Mostly native to Asia and the Americas, Verbena is a stunning plant featuring delicate clusters of small flowers known for attracting butterflies. Most bloom in tones of red and purple, but it’s not uncommon to see verbena pop up in white, pink, and other shades, too.
With flowers that bloom for weeks or more, verbena is a great way to bring color to your landscaping. One thing to note about verbena is that size varies tremendously among varieties. Most are known for quickly spreading far and wide, making them an excellent ground cover, while others grow tall. Most verbena grows somewhere between six inches and three feet tall and is commonly planted in traditional gardens, window boxes, retaining walls, vertical gardens, and containers.
How to Plant Verbena
Verbena are sun lovers and should be planted in full sun (that’s at least six hours of direct sunlight each day) in plant hardiness zones 5–9, though exact growing zone will depend on the variety. With less than full sun, verbena will struggle.
Verbena thrives in a variety of soil conditions and don’t require much water, especially once established, but you will want to make sure the soil drains well. Additionally, avoid planting your verbena too closely together in order to keep them healthy and precent the spread of mildew.
How to Care For Verbena
- Verbena are fairly easy to care for and will thrive as long as they get plenty of sunlight and about an inch or so of water each week.
- Mildew is likely the biggest issue you’ll encounter when planting and caring for verbena. You’ll know it’s present if you notice a white, powder-like residue on the plant. As mentioned above, one way to avoid the spread of mildew is to leave space between verbena when planting so they have room to air out and so that mildew isn’t able to easily spread from plant to plant. When planted in soil that doesn’t drain well, root rot can also be an issue.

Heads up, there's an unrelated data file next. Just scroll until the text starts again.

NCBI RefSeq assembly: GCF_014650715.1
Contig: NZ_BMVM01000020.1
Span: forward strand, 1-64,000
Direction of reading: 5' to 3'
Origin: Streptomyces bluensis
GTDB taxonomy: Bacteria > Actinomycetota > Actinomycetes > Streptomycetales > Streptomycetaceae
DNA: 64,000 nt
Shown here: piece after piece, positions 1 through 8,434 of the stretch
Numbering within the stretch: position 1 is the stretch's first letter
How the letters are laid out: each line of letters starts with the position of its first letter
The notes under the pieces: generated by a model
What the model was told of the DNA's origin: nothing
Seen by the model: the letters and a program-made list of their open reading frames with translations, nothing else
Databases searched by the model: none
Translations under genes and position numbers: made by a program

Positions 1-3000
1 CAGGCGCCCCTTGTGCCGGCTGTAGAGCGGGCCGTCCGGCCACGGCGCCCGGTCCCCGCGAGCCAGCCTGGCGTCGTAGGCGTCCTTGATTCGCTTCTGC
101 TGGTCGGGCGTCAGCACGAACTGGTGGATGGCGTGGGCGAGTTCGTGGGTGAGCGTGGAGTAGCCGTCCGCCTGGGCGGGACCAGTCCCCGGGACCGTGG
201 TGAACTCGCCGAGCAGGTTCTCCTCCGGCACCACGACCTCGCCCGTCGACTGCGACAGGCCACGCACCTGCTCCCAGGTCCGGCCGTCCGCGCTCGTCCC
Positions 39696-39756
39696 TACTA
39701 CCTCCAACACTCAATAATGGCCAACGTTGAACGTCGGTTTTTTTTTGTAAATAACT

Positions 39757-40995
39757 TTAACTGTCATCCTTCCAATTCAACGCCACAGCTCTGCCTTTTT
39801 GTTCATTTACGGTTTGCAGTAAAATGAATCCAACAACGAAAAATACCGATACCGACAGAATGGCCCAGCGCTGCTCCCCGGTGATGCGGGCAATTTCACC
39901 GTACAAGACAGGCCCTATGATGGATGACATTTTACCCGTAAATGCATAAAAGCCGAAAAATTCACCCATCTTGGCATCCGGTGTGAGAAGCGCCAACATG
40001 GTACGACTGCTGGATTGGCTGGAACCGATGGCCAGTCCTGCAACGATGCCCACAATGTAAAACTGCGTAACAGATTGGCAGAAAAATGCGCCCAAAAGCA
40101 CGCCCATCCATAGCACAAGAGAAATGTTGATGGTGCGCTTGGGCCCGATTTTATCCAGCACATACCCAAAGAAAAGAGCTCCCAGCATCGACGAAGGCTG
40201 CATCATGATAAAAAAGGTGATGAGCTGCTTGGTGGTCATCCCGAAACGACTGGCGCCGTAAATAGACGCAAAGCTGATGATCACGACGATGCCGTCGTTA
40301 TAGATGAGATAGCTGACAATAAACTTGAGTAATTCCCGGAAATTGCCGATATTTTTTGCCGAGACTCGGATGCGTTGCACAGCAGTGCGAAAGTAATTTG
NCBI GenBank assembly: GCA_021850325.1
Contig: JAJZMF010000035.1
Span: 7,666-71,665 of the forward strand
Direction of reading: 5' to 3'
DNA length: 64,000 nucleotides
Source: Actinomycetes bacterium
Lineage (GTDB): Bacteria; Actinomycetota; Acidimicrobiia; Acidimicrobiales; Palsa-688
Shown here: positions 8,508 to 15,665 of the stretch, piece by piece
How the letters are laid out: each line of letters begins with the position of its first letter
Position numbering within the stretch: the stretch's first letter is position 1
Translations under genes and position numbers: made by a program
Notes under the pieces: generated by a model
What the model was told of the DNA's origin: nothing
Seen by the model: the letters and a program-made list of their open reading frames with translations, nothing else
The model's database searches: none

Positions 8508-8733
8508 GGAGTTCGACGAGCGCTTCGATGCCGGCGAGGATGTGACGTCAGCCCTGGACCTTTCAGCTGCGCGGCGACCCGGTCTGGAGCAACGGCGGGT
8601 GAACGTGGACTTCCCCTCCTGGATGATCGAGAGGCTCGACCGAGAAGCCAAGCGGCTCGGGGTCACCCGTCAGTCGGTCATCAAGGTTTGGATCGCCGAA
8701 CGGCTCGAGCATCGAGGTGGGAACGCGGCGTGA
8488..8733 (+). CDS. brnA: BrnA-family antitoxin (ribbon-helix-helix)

- Additionally, you’ll want to remove dead plants and debris from the garden or planter boxes as necessary, and remove dead flower heads to keep the plants healthy and encourage future blooms. If you happen to have an issue with insects, remember that spraying will likely have a negative impact on butterflies, which are attracted to this sprawling bloom, so non-chemical methods of pest control are best.
A Few Favorite Varieties of Verbena
Verbena grows in more than 200 varieties of both annuals and perennials. Here are a few types you may want to plant in your gardens and flower boxes this spring.
Purpletop vervain (Verbena bonariensis)
This unique perennial can reach up to six feet tall and features tiny, delicate flowers that are well loved by butterflies and other pollinators. It has a long blooming season that can last from late spring through the fall.
Fuego Pink verbena (Verbena ‘fuego pink’)
Known to expand 18 inches wide or more, this is a fast-growing variety of verbena that is a great option for flower boxes, containers, and hanging baskets because of the way the flowers spill and trail out, creating a wonderfully decorative display of pink blooms.
Quartz Silver verbena (Verbena ‘quartz silver’)
This is variety of verbena features delicate white and grayish/lavender flowers and grows upright to a height of about eight inches rather than spreading far and wide like many other verbena varieties.
Homestead Purple verbena (Verbena ‘homestead purple’)
With plentiful vibrant purple flowers, this perennial is known for spreading into any space that’s available and therefore is best planted as a ground cover or a trailing plant in flower boxes or hanging planters.
Babylon White verbena (Verbena ‘babylon white’)
This is a spreading or trailing variety of verbena with delicate white flowers that grow in clusters and look beautiful in hanging baskets and planters. It’s highly disease resistant and requires only little care and maintenance.
Lanai Lavender Star verbena (Verbena ‘anai lavender star’)
Commonly seen in hanging baskets, this variety of verbena is notable for its lavender blooms with tiny white stripes. It’s capable of spreading up to two feet wide and usually doesn’t grow taller than six inches.
Texas Rose verbena (Verbena ‘Texas rose’)
This perennial verbena boasts saturated pink flowers. It’s of the spreading variety and will grow quickly, taking over any space that’s available
Moss Verbena (Verbena tenuisecta)
Moss verbena has smaller leaves than other verbena varieties and can tolerate cooler conditions, including frost. It’s also drought-tolerant and features tiny clusters of purple or violet flowers.
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